The Madhva Matha of Udupi, founded by Madhvacharya, the proponent of the dvaita, is a fascinating institution. It is an octagonal arrangement where eight Mathas (or Matthas, as pronounced in Kannada) taking their names from villages near the temple town of Udupi have the right of conducting worship in the Krishna Temple by rotation.
The present work, as per the editor’s own admission, is a companion volume to the one brought out in 2000 under the name Gurus and Their Followers. Apart from including some common authors, the two volumes also reveal strong thematic continuities. Thus in both cases, Gwilym Beckerlegge writes on the ideal of seva [selfless social service],
Despite the volumes written on wars and conflicts there has been a vacuum in research that examines the gender aspects of political violence. Most traditional analysis of conflicts had a subliminal masculinity inherent in the texts. This is now being rectified with a surge of new work that inquires into the gender aspects of political violence and armed conflict.
It was once said that “war was too serious a business to be left to Generals”. But after reading this book by Lt. Gen. V.K. Sood and Pravin Sawhney, I am convinced; it is even more dangerous, when matters of war and peace are left to India’s incompetent politicians! When India mobilized its armed forces for a possible war against Pakistan following the attack on the Indian Parliament in December 2001
India’s May 1998 nuclear decision forms the backdrop to the contributions in this edited volume. In general, Prisoners of the Nuclear Dream is a critique of the nuclear tests, the motives underlying the decision, as well as the immorality, dangers and costs inherent in developing a nuclear arsenal.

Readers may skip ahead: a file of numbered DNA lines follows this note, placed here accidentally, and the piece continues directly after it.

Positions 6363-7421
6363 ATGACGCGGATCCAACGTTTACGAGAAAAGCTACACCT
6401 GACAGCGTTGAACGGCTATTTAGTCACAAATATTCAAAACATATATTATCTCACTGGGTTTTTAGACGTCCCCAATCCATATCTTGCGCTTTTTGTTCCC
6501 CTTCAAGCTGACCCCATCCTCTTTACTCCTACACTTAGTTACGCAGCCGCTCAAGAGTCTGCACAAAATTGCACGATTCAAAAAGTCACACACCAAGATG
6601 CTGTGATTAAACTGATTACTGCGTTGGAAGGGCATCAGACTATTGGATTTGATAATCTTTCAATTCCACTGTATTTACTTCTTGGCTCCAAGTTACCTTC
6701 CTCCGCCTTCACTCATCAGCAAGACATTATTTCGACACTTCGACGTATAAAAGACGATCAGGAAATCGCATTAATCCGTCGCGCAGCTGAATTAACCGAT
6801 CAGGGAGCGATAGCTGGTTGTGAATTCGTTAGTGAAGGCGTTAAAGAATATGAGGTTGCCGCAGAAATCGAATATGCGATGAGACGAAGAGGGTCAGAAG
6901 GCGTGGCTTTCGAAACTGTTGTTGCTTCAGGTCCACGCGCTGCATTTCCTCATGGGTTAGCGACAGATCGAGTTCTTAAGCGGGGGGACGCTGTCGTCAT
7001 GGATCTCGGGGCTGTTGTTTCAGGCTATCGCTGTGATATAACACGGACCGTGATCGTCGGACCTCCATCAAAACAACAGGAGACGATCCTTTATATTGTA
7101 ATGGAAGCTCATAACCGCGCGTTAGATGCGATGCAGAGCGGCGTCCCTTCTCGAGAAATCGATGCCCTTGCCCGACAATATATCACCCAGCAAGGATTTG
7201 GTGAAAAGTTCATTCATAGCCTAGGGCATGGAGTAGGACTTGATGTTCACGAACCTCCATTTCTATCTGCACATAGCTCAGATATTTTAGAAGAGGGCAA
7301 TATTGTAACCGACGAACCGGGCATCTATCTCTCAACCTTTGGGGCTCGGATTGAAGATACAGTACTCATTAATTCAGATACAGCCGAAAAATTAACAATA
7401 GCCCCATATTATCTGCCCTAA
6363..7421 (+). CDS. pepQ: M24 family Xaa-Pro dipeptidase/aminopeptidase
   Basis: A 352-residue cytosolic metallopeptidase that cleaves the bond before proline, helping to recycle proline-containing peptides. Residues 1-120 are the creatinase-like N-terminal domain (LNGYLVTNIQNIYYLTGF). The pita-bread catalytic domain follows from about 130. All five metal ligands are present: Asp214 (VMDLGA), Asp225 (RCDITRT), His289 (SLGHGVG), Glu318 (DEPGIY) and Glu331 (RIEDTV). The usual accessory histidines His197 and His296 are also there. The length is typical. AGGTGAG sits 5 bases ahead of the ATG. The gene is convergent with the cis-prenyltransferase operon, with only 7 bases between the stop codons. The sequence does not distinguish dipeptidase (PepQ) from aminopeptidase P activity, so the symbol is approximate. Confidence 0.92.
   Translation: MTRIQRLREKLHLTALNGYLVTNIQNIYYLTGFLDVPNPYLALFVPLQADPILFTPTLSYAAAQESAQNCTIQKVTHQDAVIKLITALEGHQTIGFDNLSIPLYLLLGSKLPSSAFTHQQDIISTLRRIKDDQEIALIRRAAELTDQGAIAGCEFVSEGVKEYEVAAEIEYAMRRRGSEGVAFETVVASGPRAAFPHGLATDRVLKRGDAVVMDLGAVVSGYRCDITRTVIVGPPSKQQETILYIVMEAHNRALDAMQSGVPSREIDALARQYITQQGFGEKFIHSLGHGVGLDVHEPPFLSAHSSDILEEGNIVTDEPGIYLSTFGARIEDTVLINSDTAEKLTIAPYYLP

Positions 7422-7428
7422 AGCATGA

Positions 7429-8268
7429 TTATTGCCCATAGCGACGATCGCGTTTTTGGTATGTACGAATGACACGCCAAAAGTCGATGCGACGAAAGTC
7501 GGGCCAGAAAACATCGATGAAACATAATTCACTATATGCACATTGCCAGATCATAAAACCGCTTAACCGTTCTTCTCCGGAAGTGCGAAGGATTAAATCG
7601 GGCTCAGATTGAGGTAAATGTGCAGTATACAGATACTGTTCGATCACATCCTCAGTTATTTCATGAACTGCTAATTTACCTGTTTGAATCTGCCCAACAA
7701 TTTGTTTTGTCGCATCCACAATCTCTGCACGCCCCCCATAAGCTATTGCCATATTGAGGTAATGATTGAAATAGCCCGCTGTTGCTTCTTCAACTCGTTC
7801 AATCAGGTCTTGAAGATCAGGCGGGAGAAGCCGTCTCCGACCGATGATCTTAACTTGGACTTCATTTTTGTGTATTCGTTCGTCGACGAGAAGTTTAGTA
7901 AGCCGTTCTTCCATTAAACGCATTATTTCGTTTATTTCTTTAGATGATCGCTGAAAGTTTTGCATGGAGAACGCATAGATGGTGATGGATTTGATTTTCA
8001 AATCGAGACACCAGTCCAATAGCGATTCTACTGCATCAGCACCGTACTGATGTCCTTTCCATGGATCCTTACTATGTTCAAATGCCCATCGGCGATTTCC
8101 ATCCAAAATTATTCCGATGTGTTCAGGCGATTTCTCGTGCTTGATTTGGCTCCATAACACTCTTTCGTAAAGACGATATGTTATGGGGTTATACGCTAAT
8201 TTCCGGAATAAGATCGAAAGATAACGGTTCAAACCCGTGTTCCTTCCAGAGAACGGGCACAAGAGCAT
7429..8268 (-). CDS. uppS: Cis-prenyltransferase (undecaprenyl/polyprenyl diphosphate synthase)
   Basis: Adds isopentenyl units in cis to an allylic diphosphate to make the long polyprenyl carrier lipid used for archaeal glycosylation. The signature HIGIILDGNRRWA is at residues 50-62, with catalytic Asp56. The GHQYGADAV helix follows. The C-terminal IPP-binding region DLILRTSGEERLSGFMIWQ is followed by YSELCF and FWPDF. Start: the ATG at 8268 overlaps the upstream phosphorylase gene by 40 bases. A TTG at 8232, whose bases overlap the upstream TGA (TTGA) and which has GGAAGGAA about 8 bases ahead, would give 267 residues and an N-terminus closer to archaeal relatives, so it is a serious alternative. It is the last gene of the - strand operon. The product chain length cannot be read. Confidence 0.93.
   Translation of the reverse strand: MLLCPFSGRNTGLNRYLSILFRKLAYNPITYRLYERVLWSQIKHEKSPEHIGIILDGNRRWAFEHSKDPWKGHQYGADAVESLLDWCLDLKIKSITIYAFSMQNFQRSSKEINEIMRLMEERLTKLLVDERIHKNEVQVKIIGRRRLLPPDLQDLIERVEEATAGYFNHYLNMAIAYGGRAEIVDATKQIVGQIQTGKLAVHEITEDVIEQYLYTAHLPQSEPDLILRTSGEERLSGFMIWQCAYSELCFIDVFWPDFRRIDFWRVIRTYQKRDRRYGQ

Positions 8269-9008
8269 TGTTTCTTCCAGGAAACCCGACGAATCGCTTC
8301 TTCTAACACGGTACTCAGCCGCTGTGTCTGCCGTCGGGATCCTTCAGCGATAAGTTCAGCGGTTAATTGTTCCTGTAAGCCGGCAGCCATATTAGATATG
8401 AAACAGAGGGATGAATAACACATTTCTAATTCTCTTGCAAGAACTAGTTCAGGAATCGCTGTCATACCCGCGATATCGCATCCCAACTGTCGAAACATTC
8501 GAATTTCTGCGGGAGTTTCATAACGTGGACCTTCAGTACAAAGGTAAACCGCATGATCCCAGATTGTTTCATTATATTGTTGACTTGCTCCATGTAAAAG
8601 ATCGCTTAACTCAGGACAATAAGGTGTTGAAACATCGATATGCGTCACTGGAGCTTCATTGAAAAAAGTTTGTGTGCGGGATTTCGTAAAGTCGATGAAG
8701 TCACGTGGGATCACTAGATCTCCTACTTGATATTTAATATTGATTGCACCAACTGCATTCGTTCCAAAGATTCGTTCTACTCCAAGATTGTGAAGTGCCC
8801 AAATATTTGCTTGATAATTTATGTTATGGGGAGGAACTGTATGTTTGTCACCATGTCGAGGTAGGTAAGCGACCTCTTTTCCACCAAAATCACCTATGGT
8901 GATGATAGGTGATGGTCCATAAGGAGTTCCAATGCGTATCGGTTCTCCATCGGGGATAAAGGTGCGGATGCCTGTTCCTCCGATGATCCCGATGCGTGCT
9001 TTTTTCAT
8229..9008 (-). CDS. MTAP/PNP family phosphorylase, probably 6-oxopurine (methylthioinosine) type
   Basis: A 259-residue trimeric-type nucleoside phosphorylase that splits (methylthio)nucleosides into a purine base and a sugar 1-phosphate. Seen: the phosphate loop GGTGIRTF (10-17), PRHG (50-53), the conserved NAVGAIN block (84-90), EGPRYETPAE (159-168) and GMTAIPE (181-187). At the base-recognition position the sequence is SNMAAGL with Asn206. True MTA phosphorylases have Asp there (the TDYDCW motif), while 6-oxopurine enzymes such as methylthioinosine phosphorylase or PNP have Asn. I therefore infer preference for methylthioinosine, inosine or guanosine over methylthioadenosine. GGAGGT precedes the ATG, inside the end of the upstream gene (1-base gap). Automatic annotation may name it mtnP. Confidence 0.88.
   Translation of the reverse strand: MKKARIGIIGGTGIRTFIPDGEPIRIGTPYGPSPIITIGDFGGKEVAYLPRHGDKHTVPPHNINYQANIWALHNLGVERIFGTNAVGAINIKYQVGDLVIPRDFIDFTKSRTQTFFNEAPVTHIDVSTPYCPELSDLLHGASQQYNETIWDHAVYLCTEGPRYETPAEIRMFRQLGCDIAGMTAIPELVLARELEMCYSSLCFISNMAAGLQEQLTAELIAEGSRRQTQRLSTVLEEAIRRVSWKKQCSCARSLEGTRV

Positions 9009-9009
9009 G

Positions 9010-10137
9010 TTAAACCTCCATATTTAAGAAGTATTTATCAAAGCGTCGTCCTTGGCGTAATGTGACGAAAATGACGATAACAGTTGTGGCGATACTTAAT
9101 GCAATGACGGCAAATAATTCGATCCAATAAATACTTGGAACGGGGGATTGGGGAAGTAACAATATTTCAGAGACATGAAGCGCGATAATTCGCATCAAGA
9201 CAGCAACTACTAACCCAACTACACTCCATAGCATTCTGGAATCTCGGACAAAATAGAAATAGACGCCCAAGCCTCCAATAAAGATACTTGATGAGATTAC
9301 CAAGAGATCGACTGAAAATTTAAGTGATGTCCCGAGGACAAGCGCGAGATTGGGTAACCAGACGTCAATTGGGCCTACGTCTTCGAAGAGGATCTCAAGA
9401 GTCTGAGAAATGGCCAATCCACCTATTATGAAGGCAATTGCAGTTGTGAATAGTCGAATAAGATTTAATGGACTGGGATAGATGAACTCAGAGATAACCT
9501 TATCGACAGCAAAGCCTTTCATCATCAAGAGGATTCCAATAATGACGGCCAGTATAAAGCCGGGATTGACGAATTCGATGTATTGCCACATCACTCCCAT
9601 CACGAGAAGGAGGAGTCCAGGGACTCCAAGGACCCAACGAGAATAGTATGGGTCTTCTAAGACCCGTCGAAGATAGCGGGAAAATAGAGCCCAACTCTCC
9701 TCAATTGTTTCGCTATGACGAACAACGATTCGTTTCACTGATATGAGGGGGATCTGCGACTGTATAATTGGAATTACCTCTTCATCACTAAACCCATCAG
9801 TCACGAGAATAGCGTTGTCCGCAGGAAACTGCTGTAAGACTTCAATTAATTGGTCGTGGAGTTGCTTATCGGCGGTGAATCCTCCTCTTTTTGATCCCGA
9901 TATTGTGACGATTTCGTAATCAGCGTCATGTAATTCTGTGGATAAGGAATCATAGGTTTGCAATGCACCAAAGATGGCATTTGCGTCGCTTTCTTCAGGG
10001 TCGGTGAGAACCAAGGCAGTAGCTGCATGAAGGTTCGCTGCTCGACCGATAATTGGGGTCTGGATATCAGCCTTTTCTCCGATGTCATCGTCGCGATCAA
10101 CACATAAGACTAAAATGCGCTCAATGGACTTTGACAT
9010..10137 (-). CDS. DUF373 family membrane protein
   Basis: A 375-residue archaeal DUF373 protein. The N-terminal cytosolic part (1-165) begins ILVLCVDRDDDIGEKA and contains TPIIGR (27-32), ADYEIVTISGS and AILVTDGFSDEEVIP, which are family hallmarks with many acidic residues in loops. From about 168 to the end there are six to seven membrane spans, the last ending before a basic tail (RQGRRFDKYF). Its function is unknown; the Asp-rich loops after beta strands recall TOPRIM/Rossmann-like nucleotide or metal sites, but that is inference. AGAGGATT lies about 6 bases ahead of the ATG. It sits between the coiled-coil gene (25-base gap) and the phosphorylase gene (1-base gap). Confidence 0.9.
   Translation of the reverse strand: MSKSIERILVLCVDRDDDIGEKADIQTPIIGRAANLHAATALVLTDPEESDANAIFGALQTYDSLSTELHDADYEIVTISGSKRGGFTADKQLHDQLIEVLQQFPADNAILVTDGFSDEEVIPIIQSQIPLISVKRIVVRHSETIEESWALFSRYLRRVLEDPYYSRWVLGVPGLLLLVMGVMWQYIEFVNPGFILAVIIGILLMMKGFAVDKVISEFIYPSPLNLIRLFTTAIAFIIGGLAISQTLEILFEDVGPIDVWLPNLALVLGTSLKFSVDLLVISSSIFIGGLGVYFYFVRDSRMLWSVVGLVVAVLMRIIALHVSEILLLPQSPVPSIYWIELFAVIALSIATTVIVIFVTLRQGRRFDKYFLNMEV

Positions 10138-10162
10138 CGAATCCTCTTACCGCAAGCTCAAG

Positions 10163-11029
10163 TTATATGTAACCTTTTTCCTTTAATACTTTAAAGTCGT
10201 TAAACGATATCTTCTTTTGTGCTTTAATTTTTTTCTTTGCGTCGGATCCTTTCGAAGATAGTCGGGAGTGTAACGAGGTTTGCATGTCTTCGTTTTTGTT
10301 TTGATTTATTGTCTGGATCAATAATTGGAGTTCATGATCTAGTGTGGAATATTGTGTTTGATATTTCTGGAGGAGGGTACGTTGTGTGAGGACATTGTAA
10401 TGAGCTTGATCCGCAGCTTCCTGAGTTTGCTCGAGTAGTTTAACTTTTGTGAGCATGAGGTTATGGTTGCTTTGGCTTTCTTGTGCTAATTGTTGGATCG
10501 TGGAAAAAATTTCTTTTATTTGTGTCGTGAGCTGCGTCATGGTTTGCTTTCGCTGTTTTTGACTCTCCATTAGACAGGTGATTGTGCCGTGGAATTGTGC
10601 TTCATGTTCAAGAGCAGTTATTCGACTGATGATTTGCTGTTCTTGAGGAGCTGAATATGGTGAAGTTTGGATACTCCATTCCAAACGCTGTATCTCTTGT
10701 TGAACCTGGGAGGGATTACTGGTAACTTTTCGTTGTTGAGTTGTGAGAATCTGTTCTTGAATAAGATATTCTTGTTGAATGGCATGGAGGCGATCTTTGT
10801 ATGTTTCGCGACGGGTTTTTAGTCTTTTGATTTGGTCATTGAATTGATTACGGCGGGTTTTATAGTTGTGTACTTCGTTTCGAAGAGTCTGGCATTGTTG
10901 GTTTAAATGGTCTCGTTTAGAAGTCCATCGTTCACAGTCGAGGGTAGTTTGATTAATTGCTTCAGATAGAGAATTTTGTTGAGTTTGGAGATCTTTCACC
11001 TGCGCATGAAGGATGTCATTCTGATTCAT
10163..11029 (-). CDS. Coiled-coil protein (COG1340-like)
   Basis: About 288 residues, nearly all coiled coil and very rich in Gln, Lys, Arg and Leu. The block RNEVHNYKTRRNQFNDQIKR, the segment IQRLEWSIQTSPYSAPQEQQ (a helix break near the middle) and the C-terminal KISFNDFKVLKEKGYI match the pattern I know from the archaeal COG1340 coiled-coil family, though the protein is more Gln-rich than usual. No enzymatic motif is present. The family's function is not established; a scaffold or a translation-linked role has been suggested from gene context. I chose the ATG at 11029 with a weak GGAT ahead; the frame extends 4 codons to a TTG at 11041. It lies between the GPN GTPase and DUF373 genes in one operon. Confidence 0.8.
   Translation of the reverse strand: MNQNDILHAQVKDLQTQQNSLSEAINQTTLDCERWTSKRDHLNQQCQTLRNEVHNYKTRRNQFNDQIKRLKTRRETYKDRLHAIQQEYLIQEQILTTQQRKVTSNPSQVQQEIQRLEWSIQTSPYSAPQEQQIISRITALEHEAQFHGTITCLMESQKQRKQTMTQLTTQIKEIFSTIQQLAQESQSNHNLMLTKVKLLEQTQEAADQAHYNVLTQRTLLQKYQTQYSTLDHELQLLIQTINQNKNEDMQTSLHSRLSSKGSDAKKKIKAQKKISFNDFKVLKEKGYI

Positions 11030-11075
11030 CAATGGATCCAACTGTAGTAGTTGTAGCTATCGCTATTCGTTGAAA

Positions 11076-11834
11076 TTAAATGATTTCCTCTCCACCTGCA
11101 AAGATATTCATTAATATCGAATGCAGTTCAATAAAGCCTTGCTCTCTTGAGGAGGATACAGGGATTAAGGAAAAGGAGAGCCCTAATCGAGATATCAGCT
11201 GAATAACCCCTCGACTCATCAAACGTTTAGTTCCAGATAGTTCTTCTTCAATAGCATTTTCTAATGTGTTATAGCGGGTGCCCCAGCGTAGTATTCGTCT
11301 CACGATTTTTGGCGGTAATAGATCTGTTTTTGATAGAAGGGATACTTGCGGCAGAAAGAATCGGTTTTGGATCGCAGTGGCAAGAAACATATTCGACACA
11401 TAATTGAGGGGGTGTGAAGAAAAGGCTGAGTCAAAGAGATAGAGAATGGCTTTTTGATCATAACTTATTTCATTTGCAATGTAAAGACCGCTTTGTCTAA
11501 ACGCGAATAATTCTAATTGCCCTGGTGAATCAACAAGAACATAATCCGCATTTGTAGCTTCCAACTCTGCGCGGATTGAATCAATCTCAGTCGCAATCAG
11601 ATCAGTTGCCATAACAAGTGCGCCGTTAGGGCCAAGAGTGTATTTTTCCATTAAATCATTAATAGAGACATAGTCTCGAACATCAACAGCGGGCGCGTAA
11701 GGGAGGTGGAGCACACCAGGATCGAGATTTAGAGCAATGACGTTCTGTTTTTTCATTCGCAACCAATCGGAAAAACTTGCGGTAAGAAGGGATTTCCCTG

What is the history of science a history of? The answer to this question is not as self evident as might appear. The answer that it is a history of “science” simply invites the further question: what is science? How are its boundaries to be demarcated? By whose authority are certain practices to be designated as “scientific?”
As I googled Muhammad Khalid Akhtar to research his life and times, ¬¬the search engine showed up results for Che Guevara instead. Akhtar would probably have chuckled and found enough fodder there for yet another goofy story.
In his translated collection of short stories What Will You Give for This Beauty?, the Urdu poet, novelist and short story writer, Ali Akbar Natiq presents us with twelve stunning tales of lives shot through with heartrending cruelty, deprivation and injustice, but not without moments of genuine resistance and hope.
Nadeed (1989) by Joginder Paul is an unusual novel in Urdu in the sense that it has no defined plot or storyline but is held together by a metaphor and abstract, metaphysical reflections on this metaphor. The tradition of the novel in Urdu has not been known to be very robust (though short story is) to admit of radical innovation and experimentation.
A handsome, new translation of Ismat Chughtai’s memoir, Kaghazi Hai Pairahan (KHP from henceforth), by OUP is cause for celebration in itself. To readers of Indian literature, Chughtai needs no introduction, given how lionized she is in multiple canons.
Although the Nehru-Gandhi family alone has dominated accounts on political dynasties so far, it is not the only powerful family/dynasty within India, leave alone South Asia. Indeed, the number of influential families striding the political stage in the region is rather large. In addition, dynasties abound in the world of industry, film, music and many other fields.